Articles / Driver safety

COVID Traffic Patterns Mean Drivers Need to Be Alert in New Ways

By Aviva Canada on


The world—and our roadways—are not what they once were.

In the wake of the COVID-19 pandemic, municipalities across Canada have observed reduced traffic and public transit volumes, increased speeding offenses and the need to create more public space for people to walk, cycle, run and play—in a socially distanced way.

We’ve seen cities respond in interesting ways:

  • In Winnipeg, several streets are now bicycle and “active transportation” routes during designated hours.
  • Halifax has installed a series of “slow streets” aimed to reduce vehicle traffic and has extended sidewalks to promote physical distancing.
  • In Saskatoon, a new bylaw has been introduced that allows children under age 13 to ride their bikes on sidewalks.
  • Several B.C. cities have closed vehicle access to some roadways to allow for more room for cyclists and pedestrians, and are also looking to create up to 50 km of slow streets.
  • Toronto introduced ActiveTO, a robust program that created 62 km of temporary traffic calming measures on neighbourhood streets, imposed weekend closures of three main arteries to alleviate trail congestion, and added 24 kilometres of protected bikeways on city streets.

“Toronto Public Health and Transportation Services were asked to think about what living with COVID-19 looks like,” said Becky Katz, the City of Toronto’s cycling and pedestrian manager, in a recent conversation with Aviva.


Becky went on to comment, “The number of people biking and walking on the road is higher than what it would be pre-COVID. Our cycling volumes are at 172 per cent on the weekends compared to the same time last year. We’re working to create solutions that take into consideration the safety of drivers, cyclists and pedestrians.”

Traffic patterns show a decrease in driving, transit use

Canadian passenger car trip count is at 90% of pre-COVID levels. However, dense urban cities have seen a decline in traffic volumes. Additional municipal traffic flow data shows that traffic volumes in Vancouver are at 74 per cent. And Miovision cameras in downtown Toronto show that traffic volumes are at about 65 per cent of pre-COVID times.

With more people working from home, many Canadians are using roadways more for leisure pursuits. A Canadian Google Mobility Report in late August found a 137 per cent increase in mobility for places like national parks, public beaches, marinas, dog parks and public gardens.How can municipalities ensure road safety in new reality?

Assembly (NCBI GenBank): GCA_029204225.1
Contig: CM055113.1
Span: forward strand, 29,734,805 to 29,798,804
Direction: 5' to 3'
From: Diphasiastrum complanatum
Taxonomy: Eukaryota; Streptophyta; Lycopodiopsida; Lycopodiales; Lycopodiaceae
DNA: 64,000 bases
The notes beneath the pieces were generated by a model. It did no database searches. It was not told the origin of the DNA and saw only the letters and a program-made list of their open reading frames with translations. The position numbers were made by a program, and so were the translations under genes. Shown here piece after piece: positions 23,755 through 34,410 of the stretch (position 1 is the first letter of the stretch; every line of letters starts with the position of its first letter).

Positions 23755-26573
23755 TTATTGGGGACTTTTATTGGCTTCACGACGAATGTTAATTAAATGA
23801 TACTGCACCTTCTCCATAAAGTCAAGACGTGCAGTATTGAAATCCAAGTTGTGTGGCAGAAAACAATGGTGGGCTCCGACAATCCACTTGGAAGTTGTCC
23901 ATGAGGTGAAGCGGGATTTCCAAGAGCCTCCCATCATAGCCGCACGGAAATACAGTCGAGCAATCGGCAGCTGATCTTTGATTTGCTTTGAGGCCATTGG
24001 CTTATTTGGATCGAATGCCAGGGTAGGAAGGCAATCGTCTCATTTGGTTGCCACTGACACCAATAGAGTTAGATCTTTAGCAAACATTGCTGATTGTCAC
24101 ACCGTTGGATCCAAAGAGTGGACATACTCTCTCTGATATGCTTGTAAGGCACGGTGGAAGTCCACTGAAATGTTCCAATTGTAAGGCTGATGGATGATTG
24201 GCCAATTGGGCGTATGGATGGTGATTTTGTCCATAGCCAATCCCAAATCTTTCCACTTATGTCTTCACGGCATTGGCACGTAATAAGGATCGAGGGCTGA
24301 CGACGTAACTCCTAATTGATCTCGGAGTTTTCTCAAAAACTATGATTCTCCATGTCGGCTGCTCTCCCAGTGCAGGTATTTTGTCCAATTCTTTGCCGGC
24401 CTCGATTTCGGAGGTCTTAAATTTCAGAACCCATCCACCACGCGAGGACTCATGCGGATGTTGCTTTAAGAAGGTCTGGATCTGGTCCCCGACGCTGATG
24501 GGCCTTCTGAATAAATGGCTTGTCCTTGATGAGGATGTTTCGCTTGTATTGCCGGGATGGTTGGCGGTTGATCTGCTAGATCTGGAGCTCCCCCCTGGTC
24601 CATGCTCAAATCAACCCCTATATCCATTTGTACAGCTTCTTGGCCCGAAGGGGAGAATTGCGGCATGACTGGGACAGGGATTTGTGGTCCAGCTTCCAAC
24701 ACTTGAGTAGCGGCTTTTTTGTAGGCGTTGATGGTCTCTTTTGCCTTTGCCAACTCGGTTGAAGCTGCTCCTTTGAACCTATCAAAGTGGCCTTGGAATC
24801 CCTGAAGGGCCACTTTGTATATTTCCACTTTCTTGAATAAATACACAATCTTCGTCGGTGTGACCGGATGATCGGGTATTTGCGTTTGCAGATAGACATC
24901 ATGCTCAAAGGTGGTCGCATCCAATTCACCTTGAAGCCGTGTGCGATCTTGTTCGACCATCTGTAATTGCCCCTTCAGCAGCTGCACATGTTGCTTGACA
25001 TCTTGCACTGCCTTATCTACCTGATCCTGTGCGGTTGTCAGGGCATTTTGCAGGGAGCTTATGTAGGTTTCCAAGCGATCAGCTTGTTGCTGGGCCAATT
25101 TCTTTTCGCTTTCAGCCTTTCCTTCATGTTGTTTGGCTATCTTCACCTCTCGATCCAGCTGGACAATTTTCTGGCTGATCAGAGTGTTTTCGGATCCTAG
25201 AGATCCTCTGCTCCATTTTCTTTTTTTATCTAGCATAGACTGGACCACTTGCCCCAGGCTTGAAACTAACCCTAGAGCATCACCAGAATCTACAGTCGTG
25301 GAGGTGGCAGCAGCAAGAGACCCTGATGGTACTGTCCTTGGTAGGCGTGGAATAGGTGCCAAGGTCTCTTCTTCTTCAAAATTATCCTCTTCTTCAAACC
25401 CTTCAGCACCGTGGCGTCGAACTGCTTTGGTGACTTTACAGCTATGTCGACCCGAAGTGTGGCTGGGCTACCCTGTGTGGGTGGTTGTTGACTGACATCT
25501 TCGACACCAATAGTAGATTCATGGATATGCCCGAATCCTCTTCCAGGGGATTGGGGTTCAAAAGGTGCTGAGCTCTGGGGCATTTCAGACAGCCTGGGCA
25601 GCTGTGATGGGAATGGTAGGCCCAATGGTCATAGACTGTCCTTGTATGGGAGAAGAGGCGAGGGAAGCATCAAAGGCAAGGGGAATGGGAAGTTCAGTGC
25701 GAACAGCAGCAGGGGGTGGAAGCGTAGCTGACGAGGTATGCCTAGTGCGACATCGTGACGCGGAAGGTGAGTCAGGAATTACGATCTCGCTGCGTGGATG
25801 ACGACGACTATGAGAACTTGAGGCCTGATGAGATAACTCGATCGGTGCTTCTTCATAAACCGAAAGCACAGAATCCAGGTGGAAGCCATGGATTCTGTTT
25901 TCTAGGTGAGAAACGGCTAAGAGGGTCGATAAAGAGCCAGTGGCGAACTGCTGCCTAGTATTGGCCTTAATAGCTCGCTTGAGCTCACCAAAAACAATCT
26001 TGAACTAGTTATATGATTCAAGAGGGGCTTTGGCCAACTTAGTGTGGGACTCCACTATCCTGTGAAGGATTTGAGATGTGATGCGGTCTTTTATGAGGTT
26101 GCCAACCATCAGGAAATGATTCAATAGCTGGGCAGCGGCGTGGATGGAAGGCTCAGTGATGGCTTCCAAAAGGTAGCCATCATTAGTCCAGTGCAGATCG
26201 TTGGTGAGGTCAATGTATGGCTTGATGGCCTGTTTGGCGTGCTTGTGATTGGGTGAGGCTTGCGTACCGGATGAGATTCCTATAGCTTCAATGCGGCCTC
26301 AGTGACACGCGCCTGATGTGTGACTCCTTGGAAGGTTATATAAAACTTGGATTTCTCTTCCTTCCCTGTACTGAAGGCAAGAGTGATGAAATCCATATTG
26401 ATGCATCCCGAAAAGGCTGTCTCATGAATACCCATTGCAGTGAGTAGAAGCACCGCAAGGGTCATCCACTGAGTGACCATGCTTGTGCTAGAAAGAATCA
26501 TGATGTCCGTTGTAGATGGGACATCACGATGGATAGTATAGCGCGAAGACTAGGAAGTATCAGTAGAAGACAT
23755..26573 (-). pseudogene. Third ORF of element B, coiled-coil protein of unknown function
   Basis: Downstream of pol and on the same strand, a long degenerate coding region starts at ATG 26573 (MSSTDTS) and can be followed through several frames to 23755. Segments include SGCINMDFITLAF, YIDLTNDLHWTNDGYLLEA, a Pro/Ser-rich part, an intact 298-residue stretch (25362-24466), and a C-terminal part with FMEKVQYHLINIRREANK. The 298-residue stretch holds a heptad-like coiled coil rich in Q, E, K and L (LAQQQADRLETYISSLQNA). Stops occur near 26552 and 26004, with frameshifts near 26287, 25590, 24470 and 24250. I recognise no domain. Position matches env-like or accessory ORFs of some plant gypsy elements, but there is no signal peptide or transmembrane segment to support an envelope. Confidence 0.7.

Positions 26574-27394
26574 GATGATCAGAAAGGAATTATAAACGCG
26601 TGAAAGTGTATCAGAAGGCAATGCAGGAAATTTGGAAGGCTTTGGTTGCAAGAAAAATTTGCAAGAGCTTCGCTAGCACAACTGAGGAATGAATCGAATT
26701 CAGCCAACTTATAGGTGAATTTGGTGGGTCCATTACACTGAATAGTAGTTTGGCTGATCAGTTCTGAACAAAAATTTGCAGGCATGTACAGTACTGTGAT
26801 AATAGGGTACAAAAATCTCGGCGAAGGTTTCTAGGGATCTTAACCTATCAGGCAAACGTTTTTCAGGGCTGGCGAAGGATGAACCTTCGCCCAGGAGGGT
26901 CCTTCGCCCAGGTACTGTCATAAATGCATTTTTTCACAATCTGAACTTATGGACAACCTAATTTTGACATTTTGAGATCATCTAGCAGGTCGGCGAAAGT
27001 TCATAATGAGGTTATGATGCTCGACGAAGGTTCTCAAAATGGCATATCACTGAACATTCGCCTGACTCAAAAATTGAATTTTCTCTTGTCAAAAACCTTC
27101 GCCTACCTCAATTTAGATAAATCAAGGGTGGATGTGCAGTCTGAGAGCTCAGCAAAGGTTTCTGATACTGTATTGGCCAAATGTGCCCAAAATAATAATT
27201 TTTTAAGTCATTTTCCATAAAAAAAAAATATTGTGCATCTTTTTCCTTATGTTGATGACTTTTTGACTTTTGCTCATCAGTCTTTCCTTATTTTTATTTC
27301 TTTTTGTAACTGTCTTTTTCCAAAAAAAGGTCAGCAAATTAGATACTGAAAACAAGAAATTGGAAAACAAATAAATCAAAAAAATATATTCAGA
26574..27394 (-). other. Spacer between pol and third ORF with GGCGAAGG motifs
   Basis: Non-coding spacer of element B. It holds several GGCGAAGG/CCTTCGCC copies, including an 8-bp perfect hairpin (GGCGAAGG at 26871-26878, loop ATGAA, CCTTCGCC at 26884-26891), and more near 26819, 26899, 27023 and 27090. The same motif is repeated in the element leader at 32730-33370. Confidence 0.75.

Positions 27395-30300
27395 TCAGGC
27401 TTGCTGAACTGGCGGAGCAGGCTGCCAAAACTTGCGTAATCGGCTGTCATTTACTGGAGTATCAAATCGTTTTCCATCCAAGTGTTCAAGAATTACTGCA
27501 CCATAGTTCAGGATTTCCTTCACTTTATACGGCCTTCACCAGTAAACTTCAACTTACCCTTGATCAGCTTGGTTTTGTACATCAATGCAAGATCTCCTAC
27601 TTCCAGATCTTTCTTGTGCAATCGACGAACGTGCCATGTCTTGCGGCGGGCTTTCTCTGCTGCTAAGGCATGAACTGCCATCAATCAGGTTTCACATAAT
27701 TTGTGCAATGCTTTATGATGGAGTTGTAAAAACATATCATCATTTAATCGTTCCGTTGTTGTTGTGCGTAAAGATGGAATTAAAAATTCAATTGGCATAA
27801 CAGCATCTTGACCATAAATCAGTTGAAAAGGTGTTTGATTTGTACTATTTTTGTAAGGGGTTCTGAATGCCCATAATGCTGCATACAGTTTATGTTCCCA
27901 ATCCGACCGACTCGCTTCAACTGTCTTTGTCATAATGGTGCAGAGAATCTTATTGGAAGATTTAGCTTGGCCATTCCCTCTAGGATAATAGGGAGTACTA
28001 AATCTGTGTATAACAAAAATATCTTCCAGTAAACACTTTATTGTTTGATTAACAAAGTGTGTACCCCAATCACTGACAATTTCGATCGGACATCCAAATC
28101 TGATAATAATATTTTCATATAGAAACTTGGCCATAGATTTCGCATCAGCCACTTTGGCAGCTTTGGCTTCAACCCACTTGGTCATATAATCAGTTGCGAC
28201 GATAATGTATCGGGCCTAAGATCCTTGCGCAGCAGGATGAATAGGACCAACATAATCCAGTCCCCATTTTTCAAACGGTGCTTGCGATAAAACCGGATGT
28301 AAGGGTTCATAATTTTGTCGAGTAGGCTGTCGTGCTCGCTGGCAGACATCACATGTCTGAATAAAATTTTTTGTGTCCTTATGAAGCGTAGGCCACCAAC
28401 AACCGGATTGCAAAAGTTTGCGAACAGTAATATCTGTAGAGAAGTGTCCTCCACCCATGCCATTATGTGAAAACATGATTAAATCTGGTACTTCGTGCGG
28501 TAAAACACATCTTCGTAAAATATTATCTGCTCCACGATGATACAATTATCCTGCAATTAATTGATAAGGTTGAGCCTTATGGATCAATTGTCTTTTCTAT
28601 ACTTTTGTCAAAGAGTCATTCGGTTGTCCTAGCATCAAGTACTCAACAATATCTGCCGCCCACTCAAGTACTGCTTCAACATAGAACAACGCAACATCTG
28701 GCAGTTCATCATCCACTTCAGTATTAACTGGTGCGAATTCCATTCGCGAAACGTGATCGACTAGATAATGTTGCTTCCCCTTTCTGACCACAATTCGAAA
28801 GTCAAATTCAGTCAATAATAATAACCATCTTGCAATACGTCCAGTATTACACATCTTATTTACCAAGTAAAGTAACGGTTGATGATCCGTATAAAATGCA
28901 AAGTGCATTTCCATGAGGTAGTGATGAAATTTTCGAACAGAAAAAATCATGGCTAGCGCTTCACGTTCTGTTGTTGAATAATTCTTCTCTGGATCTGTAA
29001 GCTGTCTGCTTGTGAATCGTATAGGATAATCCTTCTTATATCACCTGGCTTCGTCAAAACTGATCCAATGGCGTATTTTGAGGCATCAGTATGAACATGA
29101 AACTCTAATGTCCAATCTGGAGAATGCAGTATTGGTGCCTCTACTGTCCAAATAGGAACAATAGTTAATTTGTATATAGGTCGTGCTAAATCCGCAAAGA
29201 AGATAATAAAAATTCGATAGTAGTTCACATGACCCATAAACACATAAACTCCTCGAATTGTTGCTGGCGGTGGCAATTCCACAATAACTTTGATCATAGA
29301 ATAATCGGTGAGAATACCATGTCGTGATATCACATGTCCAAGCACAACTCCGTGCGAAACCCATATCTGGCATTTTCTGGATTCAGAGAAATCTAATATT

With traffic patterns changing, including the increase in cyclists and pedestrians using roadways, municipalities may need to consider changes.

The National Association of City Transportation Officials (NACTO) recently announced City Limits, a new framework to set safe speed limits on city streets that provides an alternative to percentile-based speed limit setting.

Their recommendations include:

  • Setting default speed limits on many streets at once.
  • Designating slow zones in sensitive areas where there is high traffic volumes and other road users.
  • Setting corridor speed limits on high priority major streets, using a safe speed study, which uses conflict density and activity level to set context-appropriate speed limits.

How should you navigate roadways with more cyclists and pedestrians?

Make yourself aware of any changes to your city streets and adjust your habits accordingly:

  • Consider a different route to avoid ‘safe streets’ initiatives.
  • Stay alert for sudden movements, especially in areas where there may be children at play.
  • Share the road with cyclists responsibly—here are some helpful tips.
  • Reduce your speed and obey all limits.

Aviva’s commitment

The way we use our roadways will evolve along with Canada’s response to the pandemic. Throughout it all, Aviva’s Take Back Our Roads will continue to rally for change. We are using data to help our partners develop innovative initiatives aimed at reducing serious injuries and fatalities on Canada’s roads.  In addition, we are supporting on-the-ground community projects to address road safety problems.

Stay up to date with ideas, tips and tactics to making safer roads a reality. Learn more here.


The content in this article is for information purposes only and is not intended to be relied upon as professional or expert advice